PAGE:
I’ve seen it again this year, all over my Facebook page, a near-constant stream of posts about the harmlessness or the harmfulness of Halloween. Many times these posts degenerate from a thoughtful conversation about the holiday to a judgmental argument, with neither side willing to grant the other side any grace.
And I have to tell you, it’s getting old. The only thing this argument does, especially in as public a place as Facebook, is persuade people that Christ-followers are judgmental on both sides of the issue.
Here’s the thing: The Bible does not clearly state one way or the other whether it’s OK to dress up and take your kids out begging for candy from the neighbors one night a year. There is no eleventh commandment stating “Thou shalt not celebrate Halloween.” There’s also no clear direction stating that it’s OK. It’s a decision that each family has to make for themselves. It’s really between each person and God.
Every family is different. Every kid is different. What influences my kid may not influence yours. What scares my kid may not scare yours. What my family sees as a fun, harmless activity, your family may see as a holiday with dark spiritual overtones.
I want to tell you that neither position is wrong. They’re just different. And all the arguing and divisiveness, no matter which side of the issue you’re on, is simply driving people away from Jesus. If we Christ-followers are so caught up in judging each other, imagine how that makes people who don’t know Jesus feel. Imagine how they must wonder whether we’re judging them, too.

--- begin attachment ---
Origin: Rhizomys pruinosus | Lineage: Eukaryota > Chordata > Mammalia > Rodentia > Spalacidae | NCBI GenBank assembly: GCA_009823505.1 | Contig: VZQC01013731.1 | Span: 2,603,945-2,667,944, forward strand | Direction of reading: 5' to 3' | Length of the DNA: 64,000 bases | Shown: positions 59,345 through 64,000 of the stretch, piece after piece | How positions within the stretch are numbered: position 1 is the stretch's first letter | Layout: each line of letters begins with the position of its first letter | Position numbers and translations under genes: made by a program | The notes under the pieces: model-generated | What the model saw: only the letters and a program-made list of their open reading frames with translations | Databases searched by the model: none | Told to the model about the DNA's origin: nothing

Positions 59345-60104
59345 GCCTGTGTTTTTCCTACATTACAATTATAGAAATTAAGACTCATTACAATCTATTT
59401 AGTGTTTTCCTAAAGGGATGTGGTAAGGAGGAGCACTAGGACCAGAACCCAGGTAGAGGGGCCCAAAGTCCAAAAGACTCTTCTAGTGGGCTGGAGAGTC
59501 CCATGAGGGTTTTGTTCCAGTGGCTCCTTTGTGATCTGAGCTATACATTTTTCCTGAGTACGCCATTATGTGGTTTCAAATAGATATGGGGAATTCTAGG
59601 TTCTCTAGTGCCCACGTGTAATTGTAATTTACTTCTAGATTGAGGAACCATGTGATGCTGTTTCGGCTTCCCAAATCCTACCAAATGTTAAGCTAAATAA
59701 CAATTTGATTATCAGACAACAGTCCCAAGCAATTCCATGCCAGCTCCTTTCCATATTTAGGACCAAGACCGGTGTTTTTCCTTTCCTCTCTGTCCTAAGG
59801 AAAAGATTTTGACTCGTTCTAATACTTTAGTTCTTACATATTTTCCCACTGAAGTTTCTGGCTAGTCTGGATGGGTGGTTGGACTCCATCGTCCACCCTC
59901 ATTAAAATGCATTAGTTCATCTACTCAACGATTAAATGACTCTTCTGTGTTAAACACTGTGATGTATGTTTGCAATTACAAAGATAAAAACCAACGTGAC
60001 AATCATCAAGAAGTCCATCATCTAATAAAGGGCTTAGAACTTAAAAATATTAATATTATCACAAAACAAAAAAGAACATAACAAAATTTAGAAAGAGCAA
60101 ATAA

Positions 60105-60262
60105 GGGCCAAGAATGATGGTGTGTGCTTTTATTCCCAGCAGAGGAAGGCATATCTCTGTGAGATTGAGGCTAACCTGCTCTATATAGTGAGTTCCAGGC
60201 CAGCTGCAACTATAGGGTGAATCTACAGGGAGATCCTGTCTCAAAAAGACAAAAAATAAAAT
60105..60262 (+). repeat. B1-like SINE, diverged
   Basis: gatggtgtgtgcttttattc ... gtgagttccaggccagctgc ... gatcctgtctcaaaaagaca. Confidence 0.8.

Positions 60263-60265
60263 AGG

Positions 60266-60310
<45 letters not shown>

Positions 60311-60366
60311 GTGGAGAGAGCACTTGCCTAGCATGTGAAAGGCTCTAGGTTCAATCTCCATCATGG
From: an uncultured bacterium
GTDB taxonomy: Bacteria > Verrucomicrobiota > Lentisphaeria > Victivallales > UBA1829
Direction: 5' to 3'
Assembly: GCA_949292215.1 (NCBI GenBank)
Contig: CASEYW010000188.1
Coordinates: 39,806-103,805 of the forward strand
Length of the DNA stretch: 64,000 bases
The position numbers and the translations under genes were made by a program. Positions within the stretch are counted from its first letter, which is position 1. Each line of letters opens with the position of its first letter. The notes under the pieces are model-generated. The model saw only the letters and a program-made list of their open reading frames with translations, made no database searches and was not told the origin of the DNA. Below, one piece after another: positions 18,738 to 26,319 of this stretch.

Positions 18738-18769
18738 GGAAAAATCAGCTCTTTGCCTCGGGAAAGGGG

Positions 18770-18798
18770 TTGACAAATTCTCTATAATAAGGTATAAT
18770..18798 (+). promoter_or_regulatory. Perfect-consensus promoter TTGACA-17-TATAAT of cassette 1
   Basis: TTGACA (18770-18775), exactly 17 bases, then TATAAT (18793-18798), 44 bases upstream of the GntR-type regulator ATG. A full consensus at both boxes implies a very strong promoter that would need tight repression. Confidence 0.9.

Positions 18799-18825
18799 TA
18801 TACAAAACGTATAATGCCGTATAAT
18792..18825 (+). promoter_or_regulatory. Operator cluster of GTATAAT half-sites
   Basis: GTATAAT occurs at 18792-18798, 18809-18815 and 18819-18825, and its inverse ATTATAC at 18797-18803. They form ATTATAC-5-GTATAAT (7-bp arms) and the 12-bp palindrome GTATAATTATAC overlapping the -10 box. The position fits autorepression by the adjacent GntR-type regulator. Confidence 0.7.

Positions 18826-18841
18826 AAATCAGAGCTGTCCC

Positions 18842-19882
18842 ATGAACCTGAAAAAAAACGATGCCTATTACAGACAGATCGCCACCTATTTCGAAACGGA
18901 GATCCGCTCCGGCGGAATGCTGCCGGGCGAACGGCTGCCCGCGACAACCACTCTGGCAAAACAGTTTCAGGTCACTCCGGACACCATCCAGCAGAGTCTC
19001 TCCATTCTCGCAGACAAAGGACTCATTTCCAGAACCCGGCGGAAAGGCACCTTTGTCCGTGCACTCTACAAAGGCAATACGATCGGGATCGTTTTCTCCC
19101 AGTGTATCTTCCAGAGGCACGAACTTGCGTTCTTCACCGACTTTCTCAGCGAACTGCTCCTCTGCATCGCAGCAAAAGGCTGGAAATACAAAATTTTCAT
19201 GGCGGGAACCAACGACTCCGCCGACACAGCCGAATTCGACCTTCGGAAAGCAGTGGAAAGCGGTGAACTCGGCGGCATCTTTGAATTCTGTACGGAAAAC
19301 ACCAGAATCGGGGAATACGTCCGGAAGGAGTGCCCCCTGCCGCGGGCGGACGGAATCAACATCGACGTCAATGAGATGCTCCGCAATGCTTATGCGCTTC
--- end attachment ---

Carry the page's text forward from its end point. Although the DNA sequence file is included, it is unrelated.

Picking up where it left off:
While the Bible isn’t super clear on Halloween, it is extremely clear about judging others. Romans 14:13 says, “Therefore let us stop passing judgment on one another. Instead, make up your mind not to put any stumbling block or obstacle in your brother’s way.” This passage was talking about how the Christ-followers of the day were arguing about which foods were OK to eat, but the problem wasn’t the food. The problem was that people on both sides of the argument were busy passing judgment on the others. The same is true today. All passing judgment on someone else’s Halloween choices does is creates a stumbling block between our non-Christ-following friends and Jesus. And it teaches our kids that it’s OK to judge others.
So, tomorrow night, whether you light up your house and hand out candy and take your kids door to door in their costumes or you choose to not participate in the holiday, don’t judge the other side’s choice. And let’s stop passing judgment on each other on Facebook or in the halls of the church. Instead, let’s make our own decisions for our own families based on prayer and listening to what God has to say to us, and let’s love on those who make different choices. Let’s close the gap between our decisions with love instead of making it bigger with judgment. After all, that’s what Jesus did.